The last item of discussion covered how to expand the user base of directories. The world of directories is rather small and its use cases are usually associated with Identity Management (User and Group, Authentication). Having good client APIs was mentioned as an option. However the whole group ran out of ideas quickly and got kind of stuck in front of this problem.

Directory Standardization Status

Directory standardization happens within two bodies: X500 in ISO/IEC and LDAP in IETF. The most important topic currently discussed in both bodies is password policies. A new draft of an IETF document is being worked on by Howard Chu and Ludovic Poitou.

Other topics being worked on cover:
  • Internationalization (with Unicode support in LDAPprep and SASLprep)
  • simple LDAP Transactions (to cover adding entries to different containers)
  • replacing DIGEST-MD5 with SCRAM
  • vCard support

On the front of Directory Application schemas support for NFSv4 Federated Filesystem and an Information Model for Kerberos are currently being worked on with drafts available for review.

The question of starting a new LDAP working group within the IETF was raised. Topics that could be covered include:
  • LDAP Chaining Operation
  • Access controls: based on the X.500 model with extensibility added.
  • LDIF update
  • LDAP Sync/ LDAP Sync-based Replication
  • Complex Transactions
  • Password Policies
  • Directory views
  • Schema versioning

LDAP in the java world

LDAP support in java is being actively worked on especially on the SDK front. OpenDS, Apache Directory Server and UnboundID have released new open-sourced SDKs to improve the aging JNDI and Netscape java SDKs. All of them are rather low-level implementations. The three projects are also working together to find a common ground.

There is also some progress made at the persistence level. The DataNucleus project gave an overview of adding LDAP support to the standard JDO interface. The goal is to provide a reference implementation of JDO for an LDAP data store.

Unified Authentication Service in OpenLDAP

Howard Chu gave an overview of the new modules developed in OpenLDAP related user authentication. Based on the work from nss-ldapd the nssov overlay provides integration with the pam stack as well as the nss stack. Disconnected mode in the pcache overlay has been added in the latest version of openldap as discussed during the Ubuntu Developer Summit last May. Most of this work is already available in Ubuntu Karmic and improvements should be made during the Lucid release cycle.

Another interesting module is the integrated certification authority. If a search request for the userCertificate and userKey attributes for an entry is made and these attributes don’t exist they’re generated on the fly. This should help out in creating an X.509 base PKI.

LDAP Innovations in the OpenDS project

The last session of the conference was given by Ludovic Poitou of the OpenDS project. New features available in OpenDS include tasks as well as extended syntax rules. Time matching rules have also been added so that queries like “give me entries that have a last login time older than 3 weeks” can be expressed directly in ldap and processed by the server. That brought some interesting issues when clients and servers don’t share the same timezone.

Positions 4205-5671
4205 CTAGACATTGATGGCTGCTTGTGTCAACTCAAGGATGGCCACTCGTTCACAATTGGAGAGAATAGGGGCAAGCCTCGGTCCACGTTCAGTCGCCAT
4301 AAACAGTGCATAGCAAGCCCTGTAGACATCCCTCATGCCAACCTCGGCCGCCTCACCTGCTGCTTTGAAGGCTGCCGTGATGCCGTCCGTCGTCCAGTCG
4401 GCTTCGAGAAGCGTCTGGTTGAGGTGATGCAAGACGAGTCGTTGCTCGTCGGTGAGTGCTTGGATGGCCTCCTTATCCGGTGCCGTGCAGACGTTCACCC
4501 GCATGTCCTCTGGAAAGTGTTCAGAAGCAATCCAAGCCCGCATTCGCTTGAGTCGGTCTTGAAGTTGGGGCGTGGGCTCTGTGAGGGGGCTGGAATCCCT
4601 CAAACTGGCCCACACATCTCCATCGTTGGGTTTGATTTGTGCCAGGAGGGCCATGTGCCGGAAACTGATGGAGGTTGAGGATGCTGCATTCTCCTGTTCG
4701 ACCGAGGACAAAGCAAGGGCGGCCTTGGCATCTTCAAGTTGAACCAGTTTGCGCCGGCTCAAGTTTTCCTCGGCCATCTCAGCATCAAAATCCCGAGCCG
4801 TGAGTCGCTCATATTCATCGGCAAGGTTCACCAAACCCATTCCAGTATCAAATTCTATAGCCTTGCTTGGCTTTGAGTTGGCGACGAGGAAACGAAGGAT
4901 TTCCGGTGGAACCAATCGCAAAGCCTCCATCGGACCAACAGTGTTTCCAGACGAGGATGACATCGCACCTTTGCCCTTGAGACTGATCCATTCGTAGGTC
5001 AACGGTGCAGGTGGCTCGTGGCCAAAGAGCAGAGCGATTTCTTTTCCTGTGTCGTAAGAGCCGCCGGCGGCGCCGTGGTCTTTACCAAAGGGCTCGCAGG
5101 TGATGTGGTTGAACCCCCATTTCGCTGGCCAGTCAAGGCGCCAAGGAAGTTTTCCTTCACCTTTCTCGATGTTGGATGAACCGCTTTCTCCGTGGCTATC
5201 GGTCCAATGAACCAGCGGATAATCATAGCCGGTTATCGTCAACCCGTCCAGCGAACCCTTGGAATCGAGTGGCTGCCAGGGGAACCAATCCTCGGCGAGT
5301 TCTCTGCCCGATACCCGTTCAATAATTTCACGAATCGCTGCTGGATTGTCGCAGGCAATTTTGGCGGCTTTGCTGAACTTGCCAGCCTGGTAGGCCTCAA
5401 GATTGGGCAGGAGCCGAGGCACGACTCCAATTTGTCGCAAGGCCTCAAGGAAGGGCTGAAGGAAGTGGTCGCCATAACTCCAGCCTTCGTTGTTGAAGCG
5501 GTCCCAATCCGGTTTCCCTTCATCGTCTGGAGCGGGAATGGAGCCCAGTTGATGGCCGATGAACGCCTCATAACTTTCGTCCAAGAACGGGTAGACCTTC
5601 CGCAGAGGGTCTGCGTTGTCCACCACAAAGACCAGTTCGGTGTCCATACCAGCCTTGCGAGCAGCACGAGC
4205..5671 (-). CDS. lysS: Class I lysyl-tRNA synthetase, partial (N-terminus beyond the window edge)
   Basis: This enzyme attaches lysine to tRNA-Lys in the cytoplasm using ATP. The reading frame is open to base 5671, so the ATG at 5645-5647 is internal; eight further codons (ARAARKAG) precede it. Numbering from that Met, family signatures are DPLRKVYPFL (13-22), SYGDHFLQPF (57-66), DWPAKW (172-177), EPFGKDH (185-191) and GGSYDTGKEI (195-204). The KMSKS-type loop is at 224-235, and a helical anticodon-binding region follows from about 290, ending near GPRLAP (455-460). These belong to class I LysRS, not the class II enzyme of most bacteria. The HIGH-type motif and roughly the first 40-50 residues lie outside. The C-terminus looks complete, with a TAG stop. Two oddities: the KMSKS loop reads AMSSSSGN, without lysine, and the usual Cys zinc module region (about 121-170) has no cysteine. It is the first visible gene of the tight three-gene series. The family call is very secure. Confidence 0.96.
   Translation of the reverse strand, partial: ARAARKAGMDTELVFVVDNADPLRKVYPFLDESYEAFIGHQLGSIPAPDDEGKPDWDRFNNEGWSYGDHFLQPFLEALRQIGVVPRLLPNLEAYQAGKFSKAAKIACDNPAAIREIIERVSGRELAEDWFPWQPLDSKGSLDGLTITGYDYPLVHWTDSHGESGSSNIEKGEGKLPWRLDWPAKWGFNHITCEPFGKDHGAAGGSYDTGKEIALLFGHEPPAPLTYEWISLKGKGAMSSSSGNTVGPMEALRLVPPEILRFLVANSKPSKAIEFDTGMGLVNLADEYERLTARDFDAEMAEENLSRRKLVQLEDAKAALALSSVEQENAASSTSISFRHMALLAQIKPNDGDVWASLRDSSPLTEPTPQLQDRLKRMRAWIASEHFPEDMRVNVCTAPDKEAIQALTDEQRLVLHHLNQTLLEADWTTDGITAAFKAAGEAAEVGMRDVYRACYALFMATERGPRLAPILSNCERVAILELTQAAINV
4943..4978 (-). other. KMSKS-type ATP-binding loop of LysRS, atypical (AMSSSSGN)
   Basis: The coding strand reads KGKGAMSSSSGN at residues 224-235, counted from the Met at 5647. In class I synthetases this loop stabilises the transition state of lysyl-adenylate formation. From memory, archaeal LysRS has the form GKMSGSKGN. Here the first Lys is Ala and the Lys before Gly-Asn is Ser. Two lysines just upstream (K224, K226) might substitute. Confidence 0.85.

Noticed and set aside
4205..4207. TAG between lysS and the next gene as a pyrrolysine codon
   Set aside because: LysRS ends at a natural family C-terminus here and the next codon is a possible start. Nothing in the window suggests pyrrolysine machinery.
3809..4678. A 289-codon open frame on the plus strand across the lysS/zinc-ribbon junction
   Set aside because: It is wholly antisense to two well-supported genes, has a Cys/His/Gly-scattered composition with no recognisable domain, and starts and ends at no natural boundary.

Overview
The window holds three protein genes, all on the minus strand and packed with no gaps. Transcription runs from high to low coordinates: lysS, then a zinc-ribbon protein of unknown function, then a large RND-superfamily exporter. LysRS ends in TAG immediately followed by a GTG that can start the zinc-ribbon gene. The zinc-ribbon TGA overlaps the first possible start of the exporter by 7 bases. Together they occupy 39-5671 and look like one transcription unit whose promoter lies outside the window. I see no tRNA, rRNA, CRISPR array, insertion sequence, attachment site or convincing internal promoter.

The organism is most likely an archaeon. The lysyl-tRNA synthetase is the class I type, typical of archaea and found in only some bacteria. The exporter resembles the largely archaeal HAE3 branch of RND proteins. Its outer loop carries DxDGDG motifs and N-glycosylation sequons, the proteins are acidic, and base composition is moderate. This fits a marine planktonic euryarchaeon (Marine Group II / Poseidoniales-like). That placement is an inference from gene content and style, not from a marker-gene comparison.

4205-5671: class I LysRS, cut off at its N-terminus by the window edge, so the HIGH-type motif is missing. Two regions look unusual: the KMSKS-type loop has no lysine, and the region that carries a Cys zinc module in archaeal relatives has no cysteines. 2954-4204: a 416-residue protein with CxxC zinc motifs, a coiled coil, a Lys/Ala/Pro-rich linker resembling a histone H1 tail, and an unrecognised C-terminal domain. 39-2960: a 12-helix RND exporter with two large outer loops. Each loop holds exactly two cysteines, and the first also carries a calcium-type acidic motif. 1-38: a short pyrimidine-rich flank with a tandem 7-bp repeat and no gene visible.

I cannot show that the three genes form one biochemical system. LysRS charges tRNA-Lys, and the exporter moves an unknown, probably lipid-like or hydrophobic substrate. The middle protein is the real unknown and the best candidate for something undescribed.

A few gems from beer conversations

After the official sessions ended most of the attendees congregated to have diner followed by beers. Howard showcased his G1 phone running slapd while Ludovic was showing off an LDAP client application on his iPhone. And of course by then end of the conference both systems were connected: the iPhone was able to look up contact information on the G1 running slapd.

On an unrelated note OpenLDAP is faster than OpenDS, even in beer drinking. However the OpenLDAP project was compared to a Beetle car with a Porsche engine whereas OpenDS was actually building a Porsche.

Even though not all the players in the directory space were represented at the conference, most of the key players from the open source world were there presenting their work. Friendly competition exists amongst the different projects which turns into cooperation on topics that matters such as interoperability and data formats.

It seems that the directory world is rather small and its use cases are restricted to specific situations compared to RDBMS. This is rather unfortunate as directories offer a compelling alternatives to databases as a data store infrastructure. The community seems to be aware of this issue and is looking into breaking out of its traditional fields of applications.


Sep 11 – Sep 18 Wrap-up

September 18, 2009

Image-store-proxy

Package image-store-proxy to enable the Image Store tab in Eucalyptus. The package (python-image-store-proxy) has made its way to main and on the -server isos in time for alpha6 with the help of Thierry and Kees.

Server-karmic-directory-enabled-user-login

Kept on investigating the use of puppet to build an ldap/krb5 infrastructure on EC2. Integrated dnsmasq and puppetmaster configuration. Discovered a few bugs along the way and reported them upstream. My current work is available from an LP branch. And puppet is awesome!

Alpha6 ISO testing

Loads of alpha6 testing.

Landscape-client Stable Release Update

Reviewed the landscape-client and smart SRU requests from the Landscape team.

Bug scripts

With the help of Brian my bug scripts are now regularly run on qa.ubuntu.com. All bug lists used in the SRU review and the triaging process can be found on qa.ubuntu.com.

Misc

Updated my status report script to publish a draft of my activity report on my blog as the weekly “wrap-up”.